Workers’ compensation law provides important benefits for workers who are injured on the job. However, as discussed in part one of this article, receiving such benefits comes at a price. In exchange, for receiving workers’ compensation insurance coverage, employees are not typically allowed to file a civil suit against their employer for their injuries. This limitation can be frustrating for employees and their families whose benefits fail to make up for what they have lost as a result of an injury. It also means that employers are too often financially protected even when clear negligence has caused pain and suffering for their employees.
When someone experiences a work-related injury, they will typically do one of three things. Some do nothing and choose to not report the injury. This, of course, is a potentially dangerous choice and we strongly urge such workers to reconsider their options. Second, the worker may file for workers’ compensation benefits. A third possibility is that the worker will seek out the assistance of a lawyer with the intention to sue their employer for damages. What may surprise you, however, is that for workers in Illinois, in most cases, suing your employers for your injury is not an option.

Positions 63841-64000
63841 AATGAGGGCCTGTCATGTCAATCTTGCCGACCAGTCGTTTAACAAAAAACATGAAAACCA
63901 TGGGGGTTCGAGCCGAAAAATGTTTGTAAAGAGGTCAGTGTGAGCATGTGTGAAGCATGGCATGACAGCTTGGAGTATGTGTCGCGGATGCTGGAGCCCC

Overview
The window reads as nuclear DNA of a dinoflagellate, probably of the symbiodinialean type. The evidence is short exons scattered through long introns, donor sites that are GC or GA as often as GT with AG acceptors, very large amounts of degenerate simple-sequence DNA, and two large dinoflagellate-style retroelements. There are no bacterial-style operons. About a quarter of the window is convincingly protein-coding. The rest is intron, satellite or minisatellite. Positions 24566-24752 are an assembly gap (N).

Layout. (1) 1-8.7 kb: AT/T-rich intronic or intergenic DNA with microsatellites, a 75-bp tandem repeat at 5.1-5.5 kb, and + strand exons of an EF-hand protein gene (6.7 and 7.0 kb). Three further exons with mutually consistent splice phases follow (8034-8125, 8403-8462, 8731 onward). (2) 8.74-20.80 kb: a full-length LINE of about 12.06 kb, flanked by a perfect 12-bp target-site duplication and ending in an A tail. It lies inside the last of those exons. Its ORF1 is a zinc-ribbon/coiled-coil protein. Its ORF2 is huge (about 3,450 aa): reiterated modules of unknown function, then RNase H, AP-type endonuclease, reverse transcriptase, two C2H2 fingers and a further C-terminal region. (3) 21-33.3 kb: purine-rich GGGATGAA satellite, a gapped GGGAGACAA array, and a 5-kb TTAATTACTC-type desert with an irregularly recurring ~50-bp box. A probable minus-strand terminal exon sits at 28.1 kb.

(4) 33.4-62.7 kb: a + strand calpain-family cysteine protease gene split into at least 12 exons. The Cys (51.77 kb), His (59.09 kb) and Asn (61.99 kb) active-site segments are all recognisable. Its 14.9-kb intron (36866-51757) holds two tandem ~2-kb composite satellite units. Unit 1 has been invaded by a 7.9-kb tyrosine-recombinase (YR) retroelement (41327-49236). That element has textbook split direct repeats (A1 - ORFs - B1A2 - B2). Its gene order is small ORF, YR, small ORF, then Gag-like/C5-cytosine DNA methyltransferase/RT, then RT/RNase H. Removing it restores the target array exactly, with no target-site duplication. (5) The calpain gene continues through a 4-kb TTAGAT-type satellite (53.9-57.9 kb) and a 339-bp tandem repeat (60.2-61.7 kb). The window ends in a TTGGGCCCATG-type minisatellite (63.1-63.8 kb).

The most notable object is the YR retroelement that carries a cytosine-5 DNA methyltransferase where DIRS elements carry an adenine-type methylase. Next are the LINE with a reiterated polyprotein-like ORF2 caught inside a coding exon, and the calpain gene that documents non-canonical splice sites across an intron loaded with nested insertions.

Depending on who you are, a visit to the symphony can be described in many ways. “Inspiring,” if you are a classical-music lover; “boring,” if you are not. Most, however, would agree a night at the symphony is a sophisticated event, with an expectation of refined etiquette from its audience. So it’s easy to imagine that readers of the Chicago Tribune newspaper did a double-take upon reading its recent headline: “Fight Night At Chicago Symphony Orchestra”.
From play dates to sleep-overs, through their lifetime your child will likely spend a lot of time at friends’ homes. As separation anxiety fades, these visits get easier for both of you as your child ages. And yet, every new household brings a new set of risks. While it’s important to encourage your child’s independence, it’s equally important to make certain they are entering a safe environment. Most parents know to ask basic questions about supervision, house rules, etc. before entrusting their child to another household. But too often they fail to consider those areas of risk that are often responsible for childhood accidents in a home. To ensure the safety of your child at all ages, discuss these common household hazards with any adult whose home your child will be visiting.